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Old Apr 23, 2011, 08:19 PM
There's Something in the Air
Ne-Aero's Avatar
United States, NH, Hillsborough
Joined Jul 2005
269 Posts
Help!
PVA Application Issues

Hi all,

This is my first time using PVA and it did not come out as I had expected, planned, or desired. So I'm looking for advice on technique or alternatives.

Here is the problem in detail: I have a set of half-plugs (left and right fuselage sides) mounted to a backer-board and inside a frame. The plugs have been painstakingly finished and primed and sanded all the way down to 1200-grit sandpaper followed by #0-0-0-0 steel wool to buff the primer surface up to a nice shine. I followed this with 5 coats of wax, buffing, and polishing between coats. Everything was nice and shinny

Now comes the step that failed. I brushed on a thin coat of PVA and let it dry, then over an hour later added a second coat of PVA to the plug and the board. I let the whole assembly dry for 4 hours. Since this is my first time with PVA I also ran a test piece of flat wood side-by-side of the plugs. The flat piece looks better but the gracefully rounded and sanded plugs show visible brush-strokes and running my hand over the plugs I can feel pin-prick sized high points and an occasional drip.. I know if I went from here to applying the tooling resin, all of these unwanted features would be perfectly transfered to the tool.

So I peeled off a piece of the offending PVA and applied another coat but have the same results. From what I've read, the PVA should flow smooth as it dries and that brushing it own it the way to go -- it seems to work fine on flat surfaces.

Ok, so I'm asking the experts for some advice on how to get past this PVA issue and get on to building my tool -- I have three to complete.

Thanks in advance,
John
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Old Apr 23, 2011, 08:44 PM
Just fly it!
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Cody, WY
Joined Nov 2007
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I spray it with a gravity feed spray gun when I want the best finish.

I spray with 35 psi. You can thin it with 10% water if you are having problems with it not flowing flat or drying too fast. When you spray it onto the surface it will first look milky. As it sits all the little bubbles will pass out.

The biggest problem is dust control. Any little spec will show up in the finish.

If you don't have spray equipment then the key to brushing is:

1) I use a foam brush
2) Use light pressure
3) Keep the tip of the brush very wet with PVA. Dip into fresh PVA often
4) Try to apply a flowing coat without the need to go back and rebrush where you have already been.
5) Make sure that the surface, brush, and PVA is dust free.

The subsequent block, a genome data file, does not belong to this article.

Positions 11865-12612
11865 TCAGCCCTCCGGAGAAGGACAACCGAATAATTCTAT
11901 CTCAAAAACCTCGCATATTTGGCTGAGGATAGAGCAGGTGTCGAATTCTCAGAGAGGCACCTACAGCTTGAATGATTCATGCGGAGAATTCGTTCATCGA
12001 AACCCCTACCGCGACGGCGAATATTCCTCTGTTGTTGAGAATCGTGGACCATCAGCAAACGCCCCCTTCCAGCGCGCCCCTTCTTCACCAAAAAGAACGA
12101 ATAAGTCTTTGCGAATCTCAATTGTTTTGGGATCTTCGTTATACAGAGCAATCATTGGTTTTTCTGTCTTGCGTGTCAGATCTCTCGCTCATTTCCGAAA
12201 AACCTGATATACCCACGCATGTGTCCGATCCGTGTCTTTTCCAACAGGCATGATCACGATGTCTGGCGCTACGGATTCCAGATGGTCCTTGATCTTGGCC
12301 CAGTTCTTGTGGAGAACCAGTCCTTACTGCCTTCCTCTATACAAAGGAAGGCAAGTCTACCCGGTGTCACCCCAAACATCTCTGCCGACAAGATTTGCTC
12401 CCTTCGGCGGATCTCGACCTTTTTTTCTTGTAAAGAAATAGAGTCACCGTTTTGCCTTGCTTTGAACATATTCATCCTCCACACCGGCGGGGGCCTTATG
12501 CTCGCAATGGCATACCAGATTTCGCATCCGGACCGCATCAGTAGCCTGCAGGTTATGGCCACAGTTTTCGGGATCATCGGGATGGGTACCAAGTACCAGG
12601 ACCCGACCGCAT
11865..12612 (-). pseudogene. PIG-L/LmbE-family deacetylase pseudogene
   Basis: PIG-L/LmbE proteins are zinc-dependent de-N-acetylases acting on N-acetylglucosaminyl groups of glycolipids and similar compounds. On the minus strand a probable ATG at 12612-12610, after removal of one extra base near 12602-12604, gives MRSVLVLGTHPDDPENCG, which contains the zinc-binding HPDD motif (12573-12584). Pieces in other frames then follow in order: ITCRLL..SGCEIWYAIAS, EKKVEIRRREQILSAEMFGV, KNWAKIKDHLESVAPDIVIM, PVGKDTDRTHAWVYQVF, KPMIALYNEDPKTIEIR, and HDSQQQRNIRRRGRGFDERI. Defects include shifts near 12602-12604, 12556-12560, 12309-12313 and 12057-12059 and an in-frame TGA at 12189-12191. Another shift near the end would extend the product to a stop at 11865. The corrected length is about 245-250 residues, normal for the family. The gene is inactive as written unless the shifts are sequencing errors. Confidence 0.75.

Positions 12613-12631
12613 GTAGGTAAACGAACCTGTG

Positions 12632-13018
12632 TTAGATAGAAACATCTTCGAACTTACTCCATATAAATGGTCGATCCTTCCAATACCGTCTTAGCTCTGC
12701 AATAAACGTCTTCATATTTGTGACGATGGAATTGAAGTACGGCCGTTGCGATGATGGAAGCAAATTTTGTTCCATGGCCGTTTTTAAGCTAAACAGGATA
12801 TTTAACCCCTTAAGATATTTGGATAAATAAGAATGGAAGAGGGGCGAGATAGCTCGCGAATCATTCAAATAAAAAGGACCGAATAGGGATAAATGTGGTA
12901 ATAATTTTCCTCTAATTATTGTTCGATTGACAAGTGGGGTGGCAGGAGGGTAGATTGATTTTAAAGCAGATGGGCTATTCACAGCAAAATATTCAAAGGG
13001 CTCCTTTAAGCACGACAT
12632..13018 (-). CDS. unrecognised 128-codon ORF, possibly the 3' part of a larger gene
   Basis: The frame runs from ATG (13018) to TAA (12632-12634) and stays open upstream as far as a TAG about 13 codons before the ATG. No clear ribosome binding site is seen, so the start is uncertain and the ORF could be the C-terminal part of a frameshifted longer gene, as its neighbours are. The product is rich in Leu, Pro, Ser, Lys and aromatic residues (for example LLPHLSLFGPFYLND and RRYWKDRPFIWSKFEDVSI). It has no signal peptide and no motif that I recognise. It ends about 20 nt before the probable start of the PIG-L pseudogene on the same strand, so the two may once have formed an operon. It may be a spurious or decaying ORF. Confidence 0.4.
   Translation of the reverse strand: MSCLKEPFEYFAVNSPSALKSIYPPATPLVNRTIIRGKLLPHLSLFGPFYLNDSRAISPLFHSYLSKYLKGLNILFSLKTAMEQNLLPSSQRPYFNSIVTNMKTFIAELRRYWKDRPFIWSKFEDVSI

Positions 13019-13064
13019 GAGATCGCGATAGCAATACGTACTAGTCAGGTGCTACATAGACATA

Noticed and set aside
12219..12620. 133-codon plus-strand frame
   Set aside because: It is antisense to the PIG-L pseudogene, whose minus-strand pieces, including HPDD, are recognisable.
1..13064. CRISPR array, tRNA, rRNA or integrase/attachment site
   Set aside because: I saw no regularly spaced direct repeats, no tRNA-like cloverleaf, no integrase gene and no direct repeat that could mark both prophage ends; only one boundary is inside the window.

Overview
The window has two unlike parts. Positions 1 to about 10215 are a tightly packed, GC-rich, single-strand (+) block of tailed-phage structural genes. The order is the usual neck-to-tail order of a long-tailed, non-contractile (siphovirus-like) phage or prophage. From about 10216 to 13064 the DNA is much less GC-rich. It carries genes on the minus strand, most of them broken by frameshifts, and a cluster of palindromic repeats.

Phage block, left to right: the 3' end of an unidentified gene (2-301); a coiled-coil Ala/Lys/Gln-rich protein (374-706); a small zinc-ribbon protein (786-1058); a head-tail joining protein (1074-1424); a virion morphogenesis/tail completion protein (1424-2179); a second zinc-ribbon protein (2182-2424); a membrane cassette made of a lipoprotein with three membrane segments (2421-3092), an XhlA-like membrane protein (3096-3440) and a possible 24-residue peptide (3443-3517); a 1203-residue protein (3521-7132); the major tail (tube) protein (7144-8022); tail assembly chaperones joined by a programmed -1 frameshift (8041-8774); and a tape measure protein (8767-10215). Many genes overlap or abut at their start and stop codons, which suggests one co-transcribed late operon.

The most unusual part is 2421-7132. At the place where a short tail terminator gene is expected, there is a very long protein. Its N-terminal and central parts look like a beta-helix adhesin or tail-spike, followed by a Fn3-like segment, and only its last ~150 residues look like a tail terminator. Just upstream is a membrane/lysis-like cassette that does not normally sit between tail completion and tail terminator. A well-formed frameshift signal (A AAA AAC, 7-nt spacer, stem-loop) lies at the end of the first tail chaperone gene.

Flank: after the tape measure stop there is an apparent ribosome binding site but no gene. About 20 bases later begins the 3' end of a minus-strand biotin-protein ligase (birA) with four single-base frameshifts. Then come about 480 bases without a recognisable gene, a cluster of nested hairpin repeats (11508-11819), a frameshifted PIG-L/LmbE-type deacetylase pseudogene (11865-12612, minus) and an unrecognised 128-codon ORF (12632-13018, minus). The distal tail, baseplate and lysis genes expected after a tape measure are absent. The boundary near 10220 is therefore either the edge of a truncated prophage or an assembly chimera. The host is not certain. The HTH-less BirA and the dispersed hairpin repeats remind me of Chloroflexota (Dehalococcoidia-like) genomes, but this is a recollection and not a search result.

Adam
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Old Apr 23, 2011, 08:46 PM
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I have been down the same road. Brushing on the green PVA works for basic layup's but if you are going for the super smooth Class "A" finish with no runs, drips or errors you are going to need to go to spraying it on. The first coat has to be a light mist coat and then more on the second coat. Let it set up 5 to 10 minutes and then you can lay up that heavy barrier coat.

I've never had any luck brushing it on. Maybe some others will jump in with ideas. There are other systems out there which may work for you like the fre-coat system.
Steve
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Old Apr 23, 2011, 08:52 PM
Twisted and Confused
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Joined May 2003
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I've started using a foam brush too, and found it better than a bristle brush. Still end up with some ripples, runs etc. but I just live with it as I don't have a spray setup. Thinning it seems to work too, though I go a little higher than Adam at ~10-20% water.

I've also started doing just wax only in a moderately seasoned mold (after about 6-8 parts) that has been painted. The 6 or so I've done like this seem to release better than with PVA, but that might just be my memory and the finish looks better too.

Steve
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Old Apr 23, 2011, 09:00 PM
There's Something in the Air
Ne-Aero's Avatar
United States, NH, Hillsborough
Joined Jul 2005
269 Posts
Thanks guys for the quick responses!

I'll try the foam brush route tomorrow (after I get some foam brushes and get the existing PVA off of the plugs) and thinning the PVA with some water. I'm probably "brushing dry" without realizing it while I try to avoid drips.

The "spray" approach looks like the right way to go later on but now I'm trying to keep the "things I am doing for the first time" down to just shy of "everything" ;-P

Since these molds with be the masters for any parts I pull later on, I'd like them to be as close to perfect as I can get.

Thanks,
John
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Old Apr 23, 2011, 09:11 PM
F3X
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Costa Mesa, CA USA
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Getting a "perfect" finish from PVA is a 100:1 shot in a home shop. Dust is the issue.
Spray on is best but takes practice.